Soccer is China's biggest spectator sport - and the country's biggest exception to sporting success on the international stage. For an explanation, the courts of the northeastern province of Liaoning are as good a place as any to start. On Wednesday they meted out 10-year jail sentences and 200,000 yuan (HK$245,000) in fines to two former Chinese soccer bosses for taking bribes, and up to six-year sentences to four former national team players for fixing matches. That takes to 56 the number of high-ranking national and club officials, players and referees sent to jail in a three-year crackdown on corruption.
Look into it a bit more and it is hard to resist the conclusion that the system should have been in the dock along with the accused. State control is a formula that has struck international gold in individual sporting events. But the popularity and commercialisation of soccer has perverted the involvement of government officials and state-owned enterprises. With money easily borrowed from state banks, they have poached and overpaid better players to join clubs which serve their own interests and brands. The result is the destruction of a level playing field, illegal gambling and corruption.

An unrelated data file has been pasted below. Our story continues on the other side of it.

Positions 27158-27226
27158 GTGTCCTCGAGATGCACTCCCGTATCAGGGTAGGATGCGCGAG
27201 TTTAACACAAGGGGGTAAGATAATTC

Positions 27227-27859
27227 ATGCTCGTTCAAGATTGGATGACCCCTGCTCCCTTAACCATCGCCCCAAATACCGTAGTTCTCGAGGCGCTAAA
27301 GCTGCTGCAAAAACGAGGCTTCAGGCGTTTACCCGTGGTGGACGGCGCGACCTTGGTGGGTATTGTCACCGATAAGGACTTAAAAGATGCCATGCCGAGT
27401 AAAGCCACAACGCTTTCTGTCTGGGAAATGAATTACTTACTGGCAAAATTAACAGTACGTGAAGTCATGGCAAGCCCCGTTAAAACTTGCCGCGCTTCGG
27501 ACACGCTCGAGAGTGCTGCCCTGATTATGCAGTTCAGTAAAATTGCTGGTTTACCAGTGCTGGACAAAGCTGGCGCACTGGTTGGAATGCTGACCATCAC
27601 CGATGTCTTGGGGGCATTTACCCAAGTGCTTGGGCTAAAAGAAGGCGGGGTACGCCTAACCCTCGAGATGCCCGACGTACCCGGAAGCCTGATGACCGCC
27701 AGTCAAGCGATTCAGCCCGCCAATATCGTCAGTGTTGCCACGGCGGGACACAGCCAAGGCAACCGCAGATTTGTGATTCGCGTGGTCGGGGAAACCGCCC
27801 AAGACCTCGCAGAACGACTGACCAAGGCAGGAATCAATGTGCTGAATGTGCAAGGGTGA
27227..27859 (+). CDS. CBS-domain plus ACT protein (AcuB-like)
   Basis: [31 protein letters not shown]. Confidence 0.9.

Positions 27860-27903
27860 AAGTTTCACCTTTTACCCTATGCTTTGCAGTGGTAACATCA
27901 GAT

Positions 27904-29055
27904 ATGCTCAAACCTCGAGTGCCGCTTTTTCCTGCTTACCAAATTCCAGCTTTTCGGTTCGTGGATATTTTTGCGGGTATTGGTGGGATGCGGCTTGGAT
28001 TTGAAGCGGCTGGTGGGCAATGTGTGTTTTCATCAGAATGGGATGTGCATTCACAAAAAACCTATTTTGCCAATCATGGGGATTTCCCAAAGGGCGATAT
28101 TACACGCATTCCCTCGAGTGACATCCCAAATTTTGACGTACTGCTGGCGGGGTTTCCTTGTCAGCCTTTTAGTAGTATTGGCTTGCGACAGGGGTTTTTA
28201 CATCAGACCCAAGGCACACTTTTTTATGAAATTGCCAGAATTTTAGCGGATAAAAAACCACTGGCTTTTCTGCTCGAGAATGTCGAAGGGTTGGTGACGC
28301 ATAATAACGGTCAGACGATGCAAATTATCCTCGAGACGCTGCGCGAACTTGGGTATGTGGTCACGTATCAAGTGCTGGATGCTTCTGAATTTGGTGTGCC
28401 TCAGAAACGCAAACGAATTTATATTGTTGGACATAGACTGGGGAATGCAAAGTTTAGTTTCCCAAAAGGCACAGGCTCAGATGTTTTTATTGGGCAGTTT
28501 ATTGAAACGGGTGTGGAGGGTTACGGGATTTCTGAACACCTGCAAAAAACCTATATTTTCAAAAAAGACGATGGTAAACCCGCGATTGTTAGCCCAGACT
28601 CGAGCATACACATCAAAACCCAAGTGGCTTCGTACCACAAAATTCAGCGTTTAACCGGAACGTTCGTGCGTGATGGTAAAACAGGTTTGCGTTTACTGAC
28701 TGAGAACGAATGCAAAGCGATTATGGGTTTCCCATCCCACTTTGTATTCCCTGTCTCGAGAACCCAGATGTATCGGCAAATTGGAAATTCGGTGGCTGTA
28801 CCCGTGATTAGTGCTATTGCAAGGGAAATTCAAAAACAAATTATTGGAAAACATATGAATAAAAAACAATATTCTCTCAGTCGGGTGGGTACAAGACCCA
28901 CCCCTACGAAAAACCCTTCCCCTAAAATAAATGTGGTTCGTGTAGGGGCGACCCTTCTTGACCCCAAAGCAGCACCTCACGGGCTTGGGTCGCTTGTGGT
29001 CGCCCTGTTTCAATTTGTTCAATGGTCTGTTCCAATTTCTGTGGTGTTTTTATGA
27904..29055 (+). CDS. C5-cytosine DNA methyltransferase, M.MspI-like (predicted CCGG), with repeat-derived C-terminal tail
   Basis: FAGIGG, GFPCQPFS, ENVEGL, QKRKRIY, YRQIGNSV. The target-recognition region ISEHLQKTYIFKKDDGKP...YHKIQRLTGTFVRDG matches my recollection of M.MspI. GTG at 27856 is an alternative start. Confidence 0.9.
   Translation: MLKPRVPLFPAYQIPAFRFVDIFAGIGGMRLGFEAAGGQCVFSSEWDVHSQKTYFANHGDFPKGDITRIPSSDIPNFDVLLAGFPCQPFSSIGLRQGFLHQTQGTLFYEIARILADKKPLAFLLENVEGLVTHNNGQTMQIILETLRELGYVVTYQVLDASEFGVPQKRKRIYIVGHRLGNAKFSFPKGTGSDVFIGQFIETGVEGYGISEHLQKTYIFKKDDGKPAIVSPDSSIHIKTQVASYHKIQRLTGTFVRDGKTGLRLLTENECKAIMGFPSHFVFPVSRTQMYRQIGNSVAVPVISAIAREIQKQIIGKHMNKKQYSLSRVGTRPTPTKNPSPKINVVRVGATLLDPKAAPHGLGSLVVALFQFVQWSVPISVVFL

Top state leaders have taken a personal interest in raising the standard of Chinese soccer. Their hand-picked supremo Wei Di , a former top water sports official, who insists that a state-backed system with Chinese characteristics remains the best way forward, recently joined government sports officials on a visit to Japan to study its success in the game.
We wish him all the best in ridding soccer of graft and scandal, instilling integrity, honesty and sportsmanship, and restoring confidence among fans and reputable private investors.
But contrary to his view, he would stand a better chance if China put an independent national organisation, staffed by dedicated professionals, in charge of building the foundations for success from the grass roots up.